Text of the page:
The petroleum distributor with service areas throughout the state is expected to pay a $400,000 penalty and install equipment after reaching a settlement with the EPA for allegedly violating the federal Clean Air Act in Juneau, according to a release from the EPA.
Penalties are generally paid in one lump sum to the U.S. Treasury, said Mark MacIntyre, senior public information officer for the EPA’s Region 10, in a phone interview.
The EPA alleged Delta Western violated the Clean Air Act’s New Source Performance Standards for storage vessels and gasoline distribution terminals after the agency issued an information request to the facility in April 2018, according to the EPA.
The agency also alleged Delta Western failed to comply with the National Emission Standards for Hazardous Air Pollutants that apply to bulk gasoline distribution and dispensing facilities.
“When terminals handle a certain volume of petroleum, more sophisticated pollution controls must be installed to reduce emissions of hazardous pollutants and better protect people and the environment,” said Ed Kowalski, Director of EPA’s Enforcement and Compliance Assurance Division in Seattle in a release. “We’re glad to hear that the required equipment to reduce harmful air emissions is either now installed or will be shortly.”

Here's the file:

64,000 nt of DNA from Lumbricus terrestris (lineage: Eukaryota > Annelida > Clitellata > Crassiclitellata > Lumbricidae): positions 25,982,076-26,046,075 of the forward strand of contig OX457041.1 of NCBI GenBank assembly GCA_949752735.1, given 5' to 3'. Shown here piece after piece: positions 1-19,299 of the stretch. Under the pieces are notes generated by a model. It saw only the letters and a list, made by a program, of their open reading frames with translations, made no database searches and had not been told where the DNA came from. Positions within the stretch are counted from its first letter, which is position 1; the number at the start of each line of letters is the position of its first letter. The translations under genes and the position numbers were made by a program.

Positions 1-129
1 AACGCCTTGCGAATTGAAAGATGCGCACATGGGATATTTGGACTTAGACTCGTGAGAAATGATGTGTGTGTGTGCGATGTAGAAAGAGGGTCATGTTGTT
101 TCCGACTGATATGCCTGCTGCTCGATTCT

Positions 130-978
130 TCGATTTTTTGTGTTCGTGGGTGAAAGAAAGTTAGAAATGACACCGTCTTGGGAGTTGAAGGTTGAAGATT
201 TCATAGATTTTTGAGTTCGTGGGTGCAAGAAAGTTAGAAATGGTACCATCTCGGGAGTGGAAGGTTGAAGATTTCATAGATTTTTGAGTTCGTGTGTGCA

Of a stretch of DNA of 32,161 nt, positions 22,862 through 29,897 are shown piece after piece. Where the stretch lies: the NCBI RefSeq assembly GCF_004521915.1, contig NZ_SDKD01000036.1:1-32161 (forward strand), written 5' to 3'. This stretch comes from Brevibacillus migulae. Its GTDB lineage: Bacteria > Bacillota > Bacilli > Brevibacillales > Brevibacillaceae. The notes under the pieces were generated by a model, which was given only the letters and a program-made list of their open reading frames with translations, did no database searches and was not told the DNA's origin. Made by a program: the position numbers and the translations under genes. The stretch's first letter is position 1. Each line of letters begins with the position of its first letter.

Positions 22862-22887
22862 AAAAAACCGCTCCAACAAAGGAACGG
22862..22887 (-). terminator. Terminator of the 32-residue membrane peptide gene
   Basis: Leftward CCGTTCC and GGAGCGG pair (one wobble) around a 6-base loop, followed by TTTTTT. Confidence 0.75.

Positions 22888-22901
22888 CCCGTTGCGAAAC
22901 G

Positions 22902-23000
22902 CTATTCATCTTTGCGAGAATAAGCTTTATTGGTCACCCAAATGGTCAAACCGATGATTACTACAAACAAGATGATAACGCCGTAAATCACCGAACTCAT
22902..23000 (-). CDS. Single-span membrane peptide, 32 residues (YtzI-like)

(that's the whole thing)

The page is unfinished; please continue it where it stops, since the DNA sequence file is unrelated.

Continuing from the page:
Delta Western is committed to install internal “floating roofs” to control emissions from three high-capacity gasoline storage tanks and install additional controls to reduce emissions from gasoline delivery trucks loading at their terminal, according to the EPA.
Installation of these controls will significantly reduce the emissions of toxic vapors from the terminal, according to the EPA, and is expected to be done by Oct. 31.
MacIntyre said the violations were strictly related to air emissions and further remediation, such as soil removal, is not expected.
Delta Western Juneau Office Manager Dan Reed referred the Empire to a statement issued by Delta Western.
“As an Alaskan-based independent business, Delta Western cares about the health and well-being of the people and environments in which we operate,” stated the release. “We take seriously our responsibility to provide Alaska with critical fuels in a safe and compliant manner. Through cooperation and collaboration with the EPA and other regulatory bodies we will continue to proactively evolve our operations throughout the state and drive toward a cleaner energy future. The vapor recovery system in Juneau ensures we are in compliance with air regulations and also enables us to serve customers we were unable to accommodate in the past. We appreciate the diligence of the EPA in their important work to monitor Alaska’s industries and protect this beautiful state we call home.”
• Contact reporter Ben Hohenstatt at (907)523-2243 or email@example.com. Follow him on Twitter at @BenHohenstatt.